Despite the vast amount of research on green marketing in consumer markets, industrial exchanges are less studied in the literature. Actually they are generally located under supply chain management literature as the industrial exchanges take place within supply chains (Chan, He & Wang, 2012). In addition, they mainly focus on the buyer perspective and consequently green purchasing or green supply issues. Green supply has two different subdimensions. The first one mainly deals with green supplier management where the purchasing organization tries to assess and improve the environmental capabilities and performance of its suppliers. The second one deals with the green products where the focus is on the products which are being purchased. Recycling, reducing waste, elimination of hazardous destruction processes are all examples of this type of green supply (Bowen, Cousins, Lamming & Faruk, 2001; Rao & Holt, 2005).

Rather than taking a green supply perspective, the second aim of this chapter is to make an attempt to focus on green industrial marketing strategies, especially for industrial services. By taking the logistics industry as an exemplary field, the study suggests a path for green marketing activities at three strategic levels. Considering the heavy burden that the logistics industry - especially the transportation part (Wu & Dunn, 1995) - creates on the environment, green industrial marketing strategies can provide a valuable competitive advantage for the marketers operating in this industry and create value for all stakeholders that are impacted by the activities of logistics industry.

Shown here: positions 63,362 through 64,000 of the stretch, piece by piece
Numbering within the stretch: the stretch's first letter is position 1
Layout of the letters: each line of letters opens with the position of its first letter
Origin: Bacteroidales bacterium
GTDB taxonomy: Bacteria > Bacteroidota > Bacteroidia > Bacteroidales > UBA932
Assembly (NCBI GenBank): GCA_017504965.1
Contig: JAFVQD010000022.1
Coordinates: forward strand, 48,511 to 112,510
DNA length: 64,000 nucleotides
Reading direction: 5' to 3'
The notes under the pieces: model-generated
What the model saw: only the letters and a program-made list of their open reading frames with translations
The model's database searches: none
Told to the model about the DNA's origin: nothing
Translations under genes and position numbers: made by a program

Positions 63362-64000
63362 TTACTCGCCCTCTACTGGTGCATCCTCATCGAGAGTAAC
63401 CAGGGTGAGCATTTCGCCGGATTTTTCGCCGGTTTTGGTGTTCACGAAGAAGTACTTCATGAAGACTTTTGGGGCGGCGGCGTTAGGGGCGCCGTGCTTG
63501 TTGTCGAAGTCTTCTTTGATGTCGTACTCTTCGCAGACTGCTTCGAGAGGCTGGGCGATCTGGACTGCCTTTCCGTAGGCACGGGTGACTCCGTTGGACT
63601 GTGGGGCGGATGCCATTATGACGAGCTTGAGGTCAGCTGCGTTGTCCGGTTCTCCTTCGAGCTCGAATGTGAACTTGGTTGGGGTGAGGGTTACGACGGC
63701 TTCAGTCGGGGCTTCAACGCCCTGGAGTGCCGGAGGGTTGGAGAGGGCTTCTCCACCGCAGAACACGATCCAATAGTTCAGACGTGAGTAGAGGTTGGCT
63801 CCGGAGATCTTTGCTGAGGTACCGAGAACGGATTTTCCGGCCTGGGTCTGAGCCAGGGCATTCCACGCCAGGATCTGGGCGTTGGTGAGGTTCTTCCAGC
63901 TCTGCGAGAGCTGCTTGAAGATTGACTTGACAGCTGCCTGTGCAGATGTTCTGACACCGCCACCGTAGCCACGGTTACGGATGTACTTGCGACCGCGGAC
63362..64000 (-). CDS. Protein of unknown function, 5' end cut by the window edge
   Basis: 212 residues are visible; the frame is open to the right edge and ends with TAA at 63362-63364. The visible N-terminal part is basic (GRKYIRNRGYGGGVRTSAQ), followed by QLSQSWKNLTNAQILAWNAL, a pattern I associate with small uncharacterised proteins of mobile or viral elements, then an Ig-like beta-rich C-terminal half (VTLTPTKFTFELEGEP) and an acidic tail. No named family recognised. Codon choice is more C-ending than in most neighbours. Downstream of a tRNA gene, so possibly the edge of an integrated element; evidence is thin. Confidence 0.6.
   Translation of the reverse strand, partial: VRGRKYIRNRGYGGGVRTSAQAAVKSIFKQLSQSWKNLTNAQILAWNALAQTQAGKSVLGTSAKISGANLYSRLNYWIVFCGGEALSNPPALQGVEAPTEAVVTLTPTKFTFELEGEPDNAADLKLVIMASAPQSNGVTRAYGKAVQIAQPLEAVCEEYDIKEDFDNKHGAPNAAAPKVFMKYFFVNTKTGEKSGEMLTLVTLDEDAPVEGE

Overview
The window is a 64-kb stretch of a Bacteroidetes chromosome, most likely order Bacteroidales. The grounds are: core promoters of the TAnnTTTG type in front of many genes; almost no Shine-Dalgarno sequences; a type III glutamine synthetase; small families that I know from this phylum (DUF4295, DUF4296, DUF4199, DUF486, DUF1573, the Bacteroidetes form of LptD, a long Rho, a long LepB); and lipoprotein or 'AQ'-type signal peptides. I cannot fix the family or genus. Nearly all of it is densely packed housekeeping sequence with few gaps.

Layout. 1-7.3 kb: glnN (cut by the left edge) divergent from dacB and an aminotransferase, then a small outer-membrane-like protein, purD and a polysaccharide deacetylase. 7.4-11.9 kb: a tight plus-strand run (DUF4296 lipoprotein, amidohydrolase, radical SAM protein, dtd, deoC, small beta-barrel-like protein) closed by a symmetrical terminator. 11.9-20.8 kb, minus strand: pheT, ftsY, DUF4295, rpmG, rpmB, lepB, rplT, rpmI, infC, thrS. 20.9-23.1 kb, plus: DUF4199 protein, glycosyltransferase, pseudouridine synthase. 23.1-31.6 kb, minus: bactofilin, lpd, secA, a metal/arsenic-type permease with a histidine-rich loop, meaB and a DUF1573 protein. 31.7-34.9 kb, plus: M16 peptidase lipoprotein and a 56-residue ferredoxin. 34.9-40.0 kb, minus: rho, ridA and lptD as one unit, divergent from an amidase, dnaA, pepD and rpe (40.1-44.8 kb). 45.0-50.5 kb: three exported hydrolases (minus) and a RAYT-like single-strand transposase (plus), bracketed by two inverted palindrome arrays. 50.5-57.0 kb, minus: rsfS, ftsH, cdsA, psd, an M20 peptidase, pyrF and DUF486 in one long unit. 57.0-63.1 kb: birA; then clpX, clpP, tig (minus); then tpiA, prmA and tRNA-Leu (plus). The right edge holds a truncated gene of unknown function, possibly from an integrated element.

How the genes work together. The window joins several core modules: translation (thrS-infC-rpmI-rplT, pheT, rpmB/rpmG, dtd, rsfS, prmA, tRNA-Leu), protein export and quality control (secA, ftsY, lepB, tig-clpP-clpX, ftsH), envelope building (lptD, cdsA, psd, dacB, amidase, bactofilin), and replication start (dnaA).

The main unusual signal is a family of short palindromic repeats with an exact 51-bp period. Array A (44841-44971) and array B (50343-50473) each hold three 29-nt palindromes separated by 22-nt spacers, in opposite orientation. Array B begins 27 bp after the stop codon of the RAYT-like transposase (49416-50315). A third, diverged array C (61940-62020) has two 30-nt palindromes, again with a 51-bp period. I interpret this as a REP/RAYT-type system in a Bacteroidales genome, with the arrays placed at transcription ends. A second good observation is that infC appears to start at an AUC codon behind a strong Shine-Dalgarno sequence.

Key Terms in this Chapter

Sustainable Marketing: Marketing that carries goals for all three pillars of environment, society and economy.

Triple Bottomline: The three main pillars that constitute the concept of sustainability: environment, society and economy.

Industrial Services: Services that are traded between organizations and not for final consumption but for the facilitation of final goods or services.

Environment: The physical and social surrounding that people live inside.

Logistics: The creation, management and control of physical, financial and information connections between nodes and links that goods or services travel from raw material stage to the final consumption stage or right backwards.

Green Logistics: Environmentally sound and sensitive applications of logistics operations.

Industrial marketing: Creation, management and control of exchanges between organizations.

Logistics Service Providers: Service companies that offer all types of logistics services to other organizations.